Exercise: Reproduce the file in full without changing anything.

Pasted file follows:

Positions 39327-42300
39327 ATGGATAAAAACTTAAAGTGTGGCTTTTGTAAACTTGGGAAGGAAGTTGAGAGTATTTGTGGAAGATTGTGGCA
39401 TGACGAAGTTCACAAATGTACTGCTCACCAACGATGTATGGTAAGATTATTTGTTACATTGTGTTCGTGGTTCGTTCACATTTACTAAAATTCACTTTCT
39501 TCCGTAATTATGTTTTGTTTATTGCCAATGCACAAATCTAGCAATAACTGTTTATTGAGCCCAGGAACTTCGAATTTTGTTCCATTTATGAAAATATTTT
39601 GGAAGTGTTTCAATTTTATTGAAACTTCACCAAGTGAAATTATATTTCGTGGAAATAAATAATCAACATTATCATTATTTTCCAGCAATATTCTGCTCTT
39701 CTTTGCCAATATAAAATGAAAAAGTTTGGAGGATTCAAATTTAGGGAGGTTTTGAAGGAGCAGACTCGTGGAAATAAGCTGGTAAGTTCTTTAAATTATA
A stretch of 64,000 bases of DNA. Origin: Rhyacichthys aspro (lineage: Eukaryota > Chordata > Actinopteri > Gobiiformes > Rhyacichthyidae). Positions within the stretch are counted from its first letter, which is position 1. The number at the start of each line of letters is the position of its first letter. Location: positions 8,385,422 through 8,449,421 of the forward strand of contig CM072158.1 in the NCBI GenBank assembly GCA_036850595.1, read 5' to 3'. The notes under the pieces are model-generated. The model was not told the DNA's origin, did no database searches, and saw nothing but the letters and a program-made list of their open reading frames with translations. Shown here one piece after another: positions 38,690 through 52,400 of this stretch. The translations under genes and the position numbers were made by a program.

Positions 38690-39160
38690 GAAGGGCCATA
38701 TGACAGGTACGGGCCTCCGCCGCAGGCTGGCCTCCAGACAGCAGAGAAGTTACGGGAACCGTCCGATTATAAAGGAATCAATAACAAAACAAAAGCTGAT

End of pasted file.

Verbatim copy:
Positions 39327-42300
39327 ATGGATAAAAACTTAAAGTGTGGCTTTTGTAAACTTGGGAAGGAAGTTGAGAGTATTTGTGGAAGATTGTGGCA
39401 TGACGAAGTTCACAAATGTACTGCTCACCAACGATGTATGGTAAGATTATTTGTTACATTGTGTTCGTGGTTCGTTCACATTTACTAAAATTCACTTTCT
39501 TCCGTAATTATGTTTTGTTTATTGCCAATGCACAAATCTAGCAATAACTGTTTATTGAGCCCAGGAACTTCGAATTTTGTTCCATTTATGAAAATATTTT
39601 GGAAGTGTTTCAATTTTATTGAAACTTCACCAAGTGAAATTATATTTCGTGGAAATAAATAATCAACATTATCATTATTTTCCAGCAATATTCTGCTCTT
39701 CTTTGCCAATATAAAATGAAAAAGTTTGGAGGATTCAAATTTAGGGAGGTTTTGAAGGAGCAGACTCGTGGAAATAAGCTGGTAAGTTCTTTAAATTATA
A stretch of 64,000 bases of DNA. Origin: Rhyacichthys aspro (lineage: Eukaryota > Chordata > Actinopteri > Gobiiformes > Rhyacichthyidae). Positions within the stretch are counted from its first letter, which is position 1. The number at the start of each line of letters is the position of its first letter. Location: positions 8,385,422 through 8,449,421 of the forward strand of contig CM072158.1 in the NCBI GenBank assembly GCA_036850595.1, read 5' to 3'. The notes under the pieces are model-generated. The model was not told the DNA's origin, did no database searches, and saw nothing but the letters and a program-made list of their open reading frames with translations. Shown here one piece after another: positions 38,690 through 52,400 of this stretch. The translations under genes and the position numbers were made by a program.

Positions 38690-39160
38690 GAAGGGCCATA
38701 TGACAGGTACGGGCCTCCGCCGCAGGCTGGCCTCCAGACAGCAGAGAAGTTACGGGAACCGTCCGATTATAAAGGAATCAATAACAAAACAAAAGCTGAT